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Mol Biol Evol. 2001 Nov;18(11):2067-82.

The DIRS1 group of retrotransposons.

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  • 1Department of Biochemistry, University of Otago, Dunedin, New Zealand.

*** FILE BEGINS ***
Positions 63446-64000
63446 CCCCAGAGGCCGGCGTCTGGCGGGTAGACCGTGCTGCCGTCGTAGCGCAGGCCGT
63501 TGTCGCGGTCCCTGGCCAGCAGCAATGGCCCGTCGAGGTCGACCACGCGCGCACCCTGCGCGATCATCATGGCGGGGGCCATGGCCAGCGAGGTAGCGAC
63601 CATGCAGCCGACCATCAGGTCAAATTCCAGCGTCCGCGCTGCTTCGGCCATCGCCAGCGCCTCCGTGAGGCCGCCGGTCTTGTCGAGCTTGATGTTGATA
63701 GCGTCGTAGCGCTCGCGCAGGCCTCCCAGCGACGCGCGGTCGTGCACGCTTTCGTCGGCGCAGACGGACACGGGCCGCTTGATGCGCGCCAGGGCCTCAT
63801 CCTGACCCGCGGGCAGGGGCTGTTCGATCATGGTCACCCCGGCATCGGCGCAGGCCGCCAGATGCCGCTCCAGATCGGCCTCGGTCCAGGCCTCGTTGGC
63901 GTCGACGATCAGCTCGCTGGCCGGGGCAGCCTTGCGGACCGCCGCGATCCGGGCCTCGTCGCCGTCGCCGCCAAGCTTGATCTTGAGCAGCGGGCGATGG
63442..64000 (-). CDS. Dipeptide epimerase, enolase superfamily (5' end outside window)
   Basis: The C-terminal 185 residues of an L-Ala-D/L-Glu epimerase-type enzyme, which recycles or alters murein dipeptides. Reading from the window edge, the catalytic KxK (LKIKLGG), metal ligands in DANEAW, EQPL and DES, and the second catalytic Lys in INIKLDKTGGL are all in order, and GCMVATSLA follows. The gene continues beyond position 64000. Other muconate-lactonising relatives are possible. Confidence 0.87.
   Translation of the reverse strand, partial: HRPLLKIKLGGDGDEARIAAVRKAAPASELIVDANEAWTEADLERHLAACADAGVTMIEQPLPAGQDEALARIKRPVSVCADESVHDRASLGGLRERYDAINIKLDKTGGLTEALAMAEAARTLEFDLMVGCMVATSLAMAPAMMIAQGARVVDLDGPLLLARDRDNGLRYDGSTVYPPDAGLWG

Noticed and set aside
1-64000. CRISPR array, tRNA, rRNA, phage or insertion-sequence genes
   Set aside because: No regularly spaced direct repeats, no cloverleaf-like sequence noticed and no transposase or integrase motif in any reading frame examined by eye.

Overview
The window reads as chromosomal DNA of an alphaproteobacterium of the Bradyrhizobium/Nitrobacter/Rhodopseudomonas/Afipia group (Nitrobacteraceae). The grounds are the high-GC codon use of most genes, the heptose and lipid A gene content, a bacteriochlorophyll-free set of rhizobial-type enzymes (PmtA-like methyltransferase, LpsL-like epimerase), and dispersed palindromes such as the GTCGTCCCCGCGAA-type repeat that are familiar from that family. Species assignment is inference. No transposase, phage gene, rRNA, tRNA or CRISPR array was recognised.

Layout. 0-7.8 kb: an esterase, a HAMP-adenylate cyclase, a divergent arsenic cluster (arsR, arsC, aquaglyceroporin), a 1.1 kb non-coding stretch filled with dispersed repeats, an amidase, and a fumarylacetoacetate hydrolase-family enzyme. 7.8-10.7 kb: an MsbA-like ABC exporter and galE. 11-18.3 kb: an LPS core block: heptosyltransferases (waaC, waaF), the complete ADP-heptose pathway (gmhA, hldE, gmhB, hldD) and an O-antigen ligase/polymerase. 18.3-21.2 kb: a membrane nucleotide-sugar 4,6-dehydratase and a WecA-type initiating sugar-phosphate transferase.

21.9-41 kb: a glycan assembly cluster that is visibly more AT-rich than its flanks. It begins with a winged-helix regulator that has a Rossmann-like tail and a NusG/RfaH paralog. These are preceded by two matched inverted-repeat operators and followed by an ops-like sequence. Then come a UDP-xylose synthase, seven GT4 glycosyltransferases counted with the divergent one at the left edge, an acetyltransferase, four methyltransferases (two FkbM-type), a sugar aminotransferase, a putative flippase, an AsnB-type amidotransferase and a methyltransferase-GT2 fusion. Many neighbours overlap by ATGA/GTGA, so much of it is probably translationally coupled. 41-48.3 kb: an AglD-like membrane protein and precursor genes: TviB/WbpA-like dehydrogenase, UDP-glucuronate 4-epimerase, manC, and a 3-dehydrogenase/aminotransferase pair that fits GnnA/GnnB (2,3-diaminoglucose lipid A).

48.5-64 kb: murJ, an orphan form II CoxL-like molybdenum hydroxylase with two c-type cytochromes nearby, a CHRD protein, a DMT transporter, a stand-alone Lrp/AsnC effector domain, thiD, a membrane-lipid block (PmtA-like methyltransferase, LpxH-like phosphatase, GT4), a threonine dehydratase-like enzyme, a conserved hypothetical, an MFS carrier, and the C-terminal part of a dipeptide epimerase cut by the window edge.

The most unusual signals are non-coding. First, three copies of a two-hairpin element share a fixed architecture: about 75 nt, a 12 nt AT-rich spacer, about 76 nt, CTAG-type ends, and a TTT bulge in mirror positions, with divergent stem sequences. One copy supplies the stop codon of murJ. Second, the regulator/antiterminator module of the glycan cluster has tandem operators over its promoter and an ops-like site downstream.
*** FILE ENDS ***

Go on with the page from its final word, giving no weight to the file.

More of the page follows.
Only three retrotransposons of the DIRS1 group have previously been described: DIRS1 from the slime mold Dictyostelium discoideum, PAT from the nematode Panagrellus redivivus, and Prt1 from the zygomycetous fungus Phycomyces blakesleeanus. Analyses of the reverse transcriptase sequences encoded by these elements suggest that they are related to the long terminal repeat (LTR) retroelements, such as the Ty3/gypsy retrotransposons and the vertebrate retroviruses. The DIRS1-group elements, however, have several unusual structural features which distinguish them from typical LTR elements: (1) they lack the capacity to encode DDE-type integrases or aspartic proteases; (2) they have open reading frames (ORFs) of unknown function; (3) they integrate without creating duplications of their target sites; and (4) although they are bordered by terminal repeats, these sequences differ from typical LTRs in that they are either inverted repeats or "split" direct repeats. Because of the small number of DIRS1-like elements described, and the unusual structures of these elements, little is known about their evolution, distribution, and replication mechanisms. Here, we report the identification of several new DIRS1-like retrotransposons, including elements from nematodes, sea urchins, fish, and amphibia. We also present evidence for the existence of DIRS1-like sequences in the human genome. In addition, we show that the lack of DDE-type integrase genes from elements of the DIRS1 group is explained by the finding that the previously uncharacterized ORFs of these elements encode proteins related to the site-specific recombinase of bacteriophage lambda. The presence of lambda-recombinase-like genes in DIRS1 elements also accounts for the lack of target-site duplications for these elements and may be related to the unusual structures of their terminal repeats.

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